1.) The Meadowlands: Wilderness Adventures on the Edge of a City, Robert Sullivan
The first chapter of the book, to me offered a wide variety of descriptions and backgrounds of the Meadowlands then and now. I think it was good to set the book up as such.
Page 36: Relates to the definition of wilderness we discussed on day 1 of class. The book gives various Hackensack/European names for the land. All of them relate to the definitions paper. It is interesting to see the rest of the world simply not take one specific definition of something that is simply nature, yet actually is hard to define. This, in my opinion is because everyone has had various geographical and physical experiences with wilderness and pure nature.
The chapter entitled “The Trapper and the Fisherman” (pg 185- pg 201) stood out to me the most in the whole book. This is because it had so much to do with politics, government, organizations, environmental science, zoology, and environmental protection. For example, it mentioned the HDMC in the Meadowlands, animals trappers, environmentalists in the area and each of their views and stories on how things should be done, wildlife biologists, eco-tours (shown above in a picture), and the EPA. It also deals with governmental policy versus reality. To me, this was one of the most important chapters.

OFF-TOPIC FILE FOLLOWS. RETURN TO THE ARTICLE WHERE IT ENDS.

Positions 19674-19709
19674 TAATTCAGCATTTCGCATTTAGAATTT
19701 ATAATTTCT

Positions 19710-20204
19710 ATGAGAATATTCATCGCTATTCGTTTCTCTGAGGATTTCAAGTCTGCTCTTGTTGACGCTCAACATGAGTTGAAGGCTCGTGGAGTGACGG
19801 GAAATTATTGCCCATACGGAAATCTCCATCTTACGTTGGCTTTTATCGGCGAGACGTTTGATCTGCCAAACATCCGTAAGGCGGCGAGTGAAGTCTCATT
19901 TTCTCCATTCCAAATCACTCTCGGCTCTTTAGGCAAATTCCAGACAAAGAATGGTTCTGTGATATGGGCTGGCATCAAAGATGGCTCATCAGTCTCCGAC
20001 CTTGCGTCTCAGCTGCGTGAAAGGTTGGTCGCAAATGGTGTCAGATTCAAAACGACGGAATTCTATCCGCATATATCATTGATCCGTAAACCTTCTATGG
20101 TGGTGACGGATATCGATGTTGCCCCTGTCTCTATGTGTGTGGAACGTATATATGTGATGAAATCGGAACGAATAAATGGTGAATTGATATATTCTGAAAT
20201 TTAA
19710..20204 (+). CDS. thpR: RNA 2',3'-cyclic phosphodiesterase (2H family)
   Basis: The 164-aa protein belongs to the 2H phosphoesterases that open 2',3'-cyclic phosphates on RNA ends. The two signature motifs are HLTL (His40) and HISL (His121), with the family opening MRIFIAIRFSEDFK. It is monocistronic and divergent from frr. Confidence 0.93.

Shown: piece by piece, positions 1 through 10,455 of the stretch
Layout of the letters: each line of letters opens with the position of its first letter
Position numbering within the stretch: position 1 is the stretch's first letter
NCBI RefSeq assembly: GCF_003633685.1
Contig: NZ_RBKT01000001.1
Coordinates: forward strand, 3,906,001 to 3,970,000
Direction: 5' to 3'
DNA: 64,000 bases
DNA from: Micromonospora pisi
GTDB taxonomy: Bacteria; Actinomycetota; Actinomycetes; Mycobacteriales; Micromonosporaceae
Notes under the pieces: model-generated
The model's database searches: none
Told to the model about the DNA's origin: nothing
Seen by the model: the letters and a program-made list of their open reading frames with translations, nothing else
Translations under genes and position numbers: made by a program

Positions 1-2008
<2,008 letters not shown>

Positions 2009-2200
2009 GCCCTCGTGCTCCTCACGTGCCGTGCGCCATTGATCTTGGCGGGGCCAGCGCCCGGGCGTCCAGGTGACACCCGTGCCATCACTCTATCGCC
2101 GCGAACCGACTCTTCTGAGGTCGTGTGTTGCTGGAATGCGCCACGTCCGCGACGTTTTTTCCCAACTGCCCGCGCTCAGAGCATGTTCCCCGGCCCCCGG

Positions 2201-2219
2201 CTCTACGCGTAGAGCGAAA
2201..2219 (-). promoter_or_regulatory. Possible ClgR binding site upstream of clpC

I also think another chapter that was important was “Valley of Garbage Hills.” This chapter talked a lot of about the now toxic landfills and dumps all throughout the meadowlands. It was interesting to me how they are now named sanitary landfills when they are still dumps. The dumps are so bad, according to the text, “leachate welled up in their sinks and toilet bowls.” (Sullivan, Meadowlands, 102) However, the landfill did contain animals such as songbirds and pheasants that were not shy. In the next chapter, it also talked about to environmental and solid mass of mosquitoes in the area which also add to the “wilderness” aspect in a sense of it being another kind of wildlife and them being so abundant.